State environmental agencies have for decades worked directly with the EPA on Clean Air Act matters, but ALEC's first bill would require that a state's agency must now seek the state legislature's approval of any emission reduction plan before submitting it to the EPA. The second bill requires that all legal challenges be resolved before submission as well, the intent clearly being to open the door to the delays of an endless series of fabricated challenges.from the shadows
The Koch brothers are behind layers of groups with anodyne or patriotic names whose objectives are to perpetuate the hydrocarbon economy and disrupt any movement toward renewables (see this report on the Koch campaign against solar). So you likely wouldn't know if you received a report from an outfit named Beacon Hill Institute, connected to Boston's Suffolk University, is partly funded by the Koch Brothers. Its has issued reports tailored to each of seven states (with more presumably to come) showing how their economies will be damaged by the Clean Power Plan. The reports were actually written by a D.C. public relations firm named Berman and Company, which oil and gas companies hire to get their message out.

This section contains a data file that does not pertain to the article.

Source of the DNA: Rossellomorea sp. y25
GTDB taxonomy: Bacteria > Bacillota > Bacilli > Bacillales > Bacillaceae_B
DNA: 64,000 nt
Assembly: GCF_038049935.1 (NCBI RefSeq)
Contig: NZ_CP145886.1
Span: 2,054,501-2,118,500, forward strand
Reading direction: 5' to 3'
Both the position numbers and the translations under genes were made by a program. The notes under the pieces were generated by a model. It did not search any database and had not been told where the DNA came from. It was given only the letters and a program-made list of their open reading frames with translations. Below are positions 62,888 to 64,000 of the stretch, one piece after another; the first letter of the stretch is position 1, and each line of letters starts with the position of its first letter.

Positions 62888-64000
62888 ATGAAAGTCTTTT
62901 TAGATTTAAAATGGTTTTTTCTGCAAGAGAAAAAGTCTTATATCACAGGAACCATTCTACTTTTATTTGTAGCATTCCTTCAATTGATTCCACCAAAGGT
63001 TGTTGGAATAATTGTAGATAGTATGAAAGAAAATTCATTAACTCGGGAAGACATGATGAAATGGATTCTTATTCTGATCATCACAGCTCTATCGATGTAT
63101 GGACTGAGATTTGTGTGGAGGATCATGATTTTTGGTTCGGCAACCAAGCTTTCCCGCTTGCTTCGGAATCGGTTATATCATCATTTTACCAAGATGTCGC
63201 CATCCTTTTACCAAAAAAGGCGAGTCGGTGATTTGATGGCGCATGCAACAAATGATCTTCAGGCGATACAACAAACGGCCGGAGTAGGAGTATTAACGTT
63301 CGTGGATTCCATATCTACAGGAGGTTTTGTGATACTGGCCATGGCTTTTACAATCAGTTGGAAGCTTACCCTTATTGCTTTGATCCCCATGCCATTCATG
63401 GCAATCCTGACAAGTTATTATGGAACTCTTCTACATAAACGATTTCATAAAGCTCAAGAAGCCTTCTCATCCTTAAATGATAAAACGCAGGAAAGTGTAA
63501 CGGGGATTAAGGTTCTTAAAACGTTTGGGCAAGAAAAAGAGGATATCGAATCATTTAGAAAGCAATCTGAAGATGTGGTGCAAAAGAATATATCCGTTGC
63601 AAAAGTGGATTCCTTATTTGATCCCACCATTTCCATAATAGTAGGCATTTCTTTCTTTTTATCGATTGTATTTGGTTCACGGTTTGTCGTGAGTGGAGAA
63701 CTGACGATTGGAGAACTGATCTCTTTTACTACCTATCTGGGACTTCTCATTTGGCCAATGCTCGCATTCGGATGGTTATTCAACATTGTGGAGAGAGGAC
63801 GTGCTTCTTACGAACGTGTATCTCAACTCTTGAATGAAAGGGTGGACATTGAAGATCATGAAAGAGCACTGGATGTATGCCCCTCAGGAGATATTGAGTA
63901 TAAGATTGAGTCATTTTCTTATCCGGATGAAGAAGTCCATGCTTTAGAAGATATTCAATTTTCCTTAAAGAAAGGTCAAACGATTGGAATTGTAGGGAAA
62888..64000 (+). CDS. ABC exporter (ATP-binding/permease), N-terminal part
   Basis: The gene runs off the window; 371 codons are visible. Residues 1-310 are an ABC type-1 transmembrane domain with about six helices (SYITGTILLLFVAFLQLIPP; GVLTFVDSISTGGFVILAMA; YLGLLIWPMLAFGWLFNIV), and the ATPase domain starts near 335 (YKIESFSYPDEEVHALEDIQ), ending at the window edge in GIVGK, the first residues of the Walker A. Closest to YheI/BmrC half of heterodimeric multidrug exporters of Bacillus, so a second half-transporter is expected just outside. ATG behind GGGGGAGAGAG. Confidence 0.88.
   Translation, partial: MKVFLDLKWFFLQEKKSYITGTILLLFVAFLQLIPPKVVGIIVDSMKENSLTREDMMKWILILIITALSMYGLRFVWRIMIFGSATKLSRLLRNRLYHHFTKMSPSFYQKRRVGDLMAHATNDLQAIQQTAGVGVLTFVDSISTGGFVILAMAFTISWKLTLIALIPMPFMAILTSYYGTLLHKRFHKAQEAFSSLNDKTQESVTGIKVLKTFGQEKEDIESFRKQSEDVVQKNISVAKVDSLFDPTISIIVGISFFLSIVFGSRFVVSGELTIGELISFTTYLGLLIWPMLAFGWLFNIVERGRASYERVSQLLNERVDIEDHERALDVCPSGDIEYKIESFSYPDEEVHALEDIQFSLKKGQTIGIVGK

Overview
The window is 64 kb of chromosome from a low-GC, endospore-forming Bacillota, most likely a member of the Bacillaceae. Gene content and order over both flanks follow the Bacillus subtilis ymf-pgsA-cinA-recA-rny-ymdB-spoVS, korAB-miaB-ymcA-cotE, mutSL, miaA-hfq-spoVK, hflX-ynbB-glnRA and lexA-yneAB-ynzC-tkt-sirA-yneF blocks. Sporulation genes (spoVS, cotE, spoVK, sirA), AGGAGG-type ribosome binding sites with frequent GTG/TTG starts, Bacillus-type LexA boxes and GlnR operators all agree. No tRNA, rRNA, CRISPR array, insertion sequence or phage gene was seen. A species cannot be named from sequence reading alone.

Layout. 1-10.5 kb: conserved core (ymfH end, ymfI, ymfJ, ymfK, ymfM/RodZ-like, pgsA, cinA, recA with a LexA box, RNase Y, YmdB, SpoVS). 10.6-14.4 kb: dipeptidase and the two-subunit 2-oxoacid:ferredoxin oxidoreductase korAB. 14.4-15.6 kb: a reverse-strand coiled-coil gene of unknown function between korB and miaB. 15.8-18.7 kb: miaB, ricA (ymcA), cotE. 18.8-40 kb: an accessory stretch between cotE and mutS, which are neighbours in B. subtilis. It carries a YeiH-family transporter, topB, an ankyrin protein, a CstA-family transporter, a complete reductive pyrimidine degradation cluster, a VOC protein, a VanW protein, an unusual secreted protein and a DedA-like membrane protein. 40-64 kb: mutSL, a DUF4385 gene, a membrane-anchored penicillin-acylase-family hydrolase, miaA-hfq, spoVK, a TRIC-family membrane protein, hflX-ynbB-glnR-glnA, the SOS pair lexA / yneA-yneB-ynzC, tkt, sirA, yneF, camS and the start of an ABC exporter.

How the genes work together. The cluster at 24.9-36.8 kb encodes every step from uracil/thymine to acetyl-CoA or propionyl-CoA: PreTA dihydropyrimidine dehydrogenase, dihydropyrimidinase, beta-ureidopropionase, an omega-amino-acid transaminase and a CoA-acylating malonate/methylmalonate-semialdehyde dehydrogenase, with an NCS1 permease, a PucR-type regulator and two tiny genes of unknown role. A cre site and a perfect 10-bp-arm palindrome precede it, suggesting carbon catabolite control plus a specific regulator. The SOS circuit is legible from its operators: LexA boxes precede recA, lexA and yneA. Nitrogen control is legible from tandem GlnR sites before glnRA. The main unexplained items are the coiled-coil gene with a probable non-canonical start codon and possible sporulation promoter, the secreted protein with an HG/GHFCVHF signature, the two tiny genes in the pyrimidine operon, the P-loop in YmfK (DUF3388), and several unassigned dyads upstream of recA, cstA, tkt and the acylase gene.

Owner Richard Berman's specialty is setting up front groups for the purpose of attacking advocacy groups that work to expose industrial malefaction. The website bermanexposed.org shows the logos and descriptions of no less than 47 of them. Have a look.
The reports against Clean Power Plan are contrived they tally job losses from the hypothetical shutdown of coal-fired power plants with no mention of the new jobs created for converting to natural gas and renewables, nor mention of the ongoing health costs of failing to deal with pollution but the typical reader may not know enough to be suspect.